Wandered back into the main area of town, past all the gigantic houses peeping out from behind high hedges. Some nice views and it feels like a nice area, but I wouldn't want to live here and be surrounded by the swarm all the time. Grabbed an icecream and headed back into town.

    We were back at our stop by 4pm, so decided to visit inside the Monastery we'd been to a couple of days previously, mainly because today we didn't have Schnitzel with us and of course dogs aren't permitted inside. The church we'd been to the other day was free (and not overly interesting), but we bought our tickets for the inner cloister and headed in.

    Happy to report it was beautiful inside, though perhaps not worth the 10 euros per head. Although I have no problem with paying governments to view attractions, I'm not real keen on the idea of paying one of the world's richest organisations (the Catholic Church) money to see their buildings. It's not like they need the money while the Pope sits on a solid gold throne.

    The best part though, was that the monastery closes at 5pm and there didn't seem to be any security guards herding people out the exits. So we took our time and managed to get some pretty good photos & videos once most of the crowds had departed.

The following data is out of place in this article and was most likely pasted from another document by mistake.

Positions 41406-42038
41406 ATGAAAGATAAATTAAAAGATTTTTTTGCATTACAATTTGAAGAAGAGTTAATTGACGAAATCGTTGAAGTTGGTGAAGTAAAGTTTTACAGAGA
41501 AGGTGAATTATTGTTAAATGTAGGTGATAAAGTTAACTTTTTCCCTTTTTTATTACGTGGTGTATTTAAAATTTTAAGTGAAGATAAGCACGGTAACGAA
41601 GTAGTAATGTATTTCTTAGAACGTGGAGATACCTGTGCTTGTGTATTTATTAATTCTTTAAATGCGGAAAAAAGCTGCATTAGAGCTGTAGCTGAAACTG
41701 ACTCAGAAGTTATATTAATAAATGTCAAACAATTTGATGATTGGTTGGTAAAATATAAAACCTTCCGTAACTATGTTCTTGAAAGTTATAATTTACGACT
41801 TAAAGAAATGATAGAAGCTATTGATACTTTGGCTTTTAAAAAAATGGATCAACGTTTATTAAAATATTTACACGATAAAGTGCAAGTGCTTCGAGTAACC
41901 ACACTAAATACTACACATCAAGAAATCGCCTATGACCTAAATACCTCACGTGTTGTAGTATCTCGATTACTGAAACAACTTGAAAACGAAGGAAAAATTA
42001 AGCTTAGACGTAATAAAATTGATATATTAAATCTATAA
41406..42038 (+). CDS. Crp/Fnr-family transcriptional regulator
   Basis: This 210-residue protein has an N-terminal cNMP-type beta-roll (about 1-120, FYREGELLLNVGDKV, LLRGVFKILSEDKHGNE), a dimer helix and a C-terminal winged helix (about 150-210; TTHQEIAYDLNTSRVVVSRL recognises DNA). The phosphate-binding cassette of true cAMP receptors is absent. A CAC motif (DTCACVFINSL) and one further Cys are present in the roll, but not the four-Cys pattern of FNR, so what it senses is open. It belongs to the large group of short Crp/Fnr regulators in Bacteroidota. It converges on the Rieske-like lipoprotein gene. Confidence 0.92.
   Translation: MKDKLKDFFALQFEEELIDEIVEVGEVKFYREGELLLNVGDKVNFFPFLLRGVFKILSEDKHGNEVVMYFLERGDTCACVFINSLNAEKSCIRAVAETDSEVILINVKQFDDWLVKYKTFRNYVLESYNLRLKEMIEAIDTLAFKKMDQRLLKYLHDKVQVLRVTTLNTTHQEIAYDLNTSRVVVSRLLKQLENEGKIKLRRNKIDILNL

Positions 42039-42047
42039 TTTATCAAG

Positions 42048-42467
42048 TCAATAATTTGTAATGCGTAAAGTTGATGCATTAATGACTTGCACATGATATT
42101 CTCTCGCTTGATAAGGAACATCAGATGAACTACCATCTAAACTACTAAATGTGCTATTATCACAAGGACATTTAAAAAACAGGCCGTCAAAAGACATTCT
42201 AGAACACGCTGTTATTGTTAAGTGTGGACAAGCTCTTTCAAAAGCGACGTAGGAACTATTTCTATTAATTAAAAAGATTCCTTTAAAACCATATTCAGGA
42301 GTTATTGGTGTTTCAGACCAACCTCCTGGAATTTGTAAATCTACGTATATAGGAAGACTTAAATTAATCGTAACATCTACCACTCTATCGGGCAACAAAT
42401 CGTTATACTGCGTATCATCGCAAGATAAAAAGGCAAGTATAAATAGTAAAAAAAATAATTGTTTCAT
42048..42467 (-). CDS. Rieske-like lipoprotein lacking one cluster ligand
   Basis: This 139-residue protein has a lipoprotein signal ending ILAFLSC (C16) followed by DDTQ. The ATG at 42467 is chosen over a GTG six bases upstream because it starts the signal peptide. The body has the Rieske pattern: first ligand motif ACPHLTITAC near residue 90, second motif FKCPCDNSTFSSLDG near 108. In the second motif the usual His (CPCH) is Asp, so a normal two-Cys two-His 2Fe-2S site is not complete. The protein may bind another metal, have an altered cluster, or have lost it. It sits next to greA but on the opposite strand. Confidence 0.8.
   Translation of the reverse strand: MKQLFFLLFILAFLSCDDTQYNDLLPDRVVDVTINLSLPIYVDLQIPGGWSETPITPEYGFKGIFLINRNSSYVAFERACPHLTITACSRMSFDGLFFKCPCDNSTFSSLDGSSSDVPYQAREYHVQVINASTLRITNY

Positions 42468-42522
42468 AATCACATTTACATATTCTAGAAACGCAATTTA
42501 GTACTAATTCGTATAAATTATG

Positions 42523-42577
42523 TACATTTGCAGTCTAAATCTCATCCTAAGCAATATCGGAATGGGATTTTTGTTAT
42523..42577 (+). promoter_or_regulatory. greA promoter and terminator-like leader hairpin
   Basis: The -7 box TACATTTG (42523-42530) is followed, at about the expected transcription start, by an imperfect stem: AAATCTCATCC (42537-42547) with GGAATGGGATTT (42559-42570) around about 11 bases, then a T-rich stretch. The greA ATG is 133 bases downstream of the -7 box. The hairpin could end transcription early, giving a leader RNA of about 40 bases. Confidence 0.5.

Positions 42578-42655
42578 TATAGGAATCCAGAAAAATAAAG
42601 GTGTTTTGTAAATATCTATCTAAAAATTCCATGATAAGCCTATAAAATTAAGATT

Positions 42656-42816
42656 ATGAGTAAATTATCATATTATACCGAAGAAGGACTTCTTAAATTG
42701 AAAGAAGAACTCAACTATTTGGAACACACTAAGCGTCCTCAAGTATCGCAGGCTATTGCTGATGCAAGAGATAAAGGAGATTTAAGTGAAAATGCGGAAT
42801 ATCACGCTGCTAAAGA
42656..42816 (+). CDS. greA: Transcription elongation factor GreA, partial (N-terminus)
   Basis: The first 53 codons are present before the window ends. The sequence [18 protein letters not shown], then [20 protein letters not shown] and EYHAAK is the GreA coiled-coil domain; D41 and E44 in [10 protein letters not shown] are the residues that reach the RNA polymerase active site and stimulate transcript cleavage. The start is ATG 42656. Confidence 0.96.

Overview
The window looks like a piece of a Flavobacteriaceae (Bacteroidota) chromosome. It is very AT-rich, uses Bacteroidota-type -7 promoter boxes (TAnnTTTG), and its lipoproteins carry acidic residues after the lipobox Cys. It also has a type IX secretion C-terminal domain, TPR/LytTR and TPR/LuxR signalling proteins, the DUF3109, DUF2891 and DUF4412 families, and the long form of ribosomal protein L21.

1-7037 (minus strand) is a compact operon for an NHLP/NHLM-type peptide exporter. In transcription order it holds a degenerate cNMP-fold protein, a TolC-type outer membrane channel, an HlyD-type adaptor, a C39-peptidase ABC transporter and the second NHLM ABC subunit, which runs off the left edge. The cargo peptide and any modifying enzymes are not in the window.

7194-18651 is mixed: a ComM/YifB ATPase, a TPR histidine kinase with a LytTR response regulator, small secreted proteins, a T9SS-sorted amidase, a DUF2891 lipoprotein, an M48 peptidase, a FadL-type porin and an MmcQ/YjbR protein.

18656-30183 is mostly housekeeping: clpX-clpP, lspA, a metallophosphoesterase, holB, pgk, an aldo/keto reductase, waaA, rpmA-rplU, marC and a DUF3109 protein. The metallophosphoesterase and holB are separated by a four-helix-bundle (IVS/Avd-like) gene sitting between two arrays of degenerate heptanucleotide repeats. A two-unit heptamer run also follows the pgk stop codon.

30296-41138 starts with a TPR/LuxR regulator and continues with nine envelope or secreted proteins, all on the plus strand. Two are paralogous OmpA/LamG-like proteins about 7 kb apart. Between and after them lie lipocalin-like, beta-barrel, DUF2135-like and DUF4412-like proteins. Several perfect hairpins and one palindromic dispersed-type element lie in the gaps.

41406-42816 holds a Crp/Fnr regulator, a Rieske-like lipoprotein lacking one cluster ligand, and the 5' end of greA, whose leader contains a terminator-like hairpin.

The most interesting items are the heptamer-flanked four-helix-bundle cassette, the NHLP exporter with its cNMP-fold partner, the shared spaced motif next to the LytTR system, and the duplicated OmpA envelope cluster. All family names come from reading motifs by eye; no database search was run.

On the walk back to our apartment we stopped by Pastries de Belem, the original Portuguese egg tart stall. Apparently they sell 20,000 of these per day!! Very delicious though, and the reason they exist is because the monks used egg whites to starch their robes, leaving excess egg yolks behind. Rather than toss them, someone mixed the yolks with sugar and water, put it in a crispy pastry and the egg tart was born! They're very common everywhere in Portugal, but this store has been selling them since the early 19th century and is very famous. Queue was out the door and probably 50 metres down the street, but it actually moved quite quickly and we were served fairly quickly. Interesting use of pricing too - you can buy a single tart for 1.10, a box of 6 for 5.50, or a box of 50 for 50 euros. And it didn't look like they did other size combinations! Very delicious though, delicate flaky pastry and warm egg custard filling. Glad we bought six!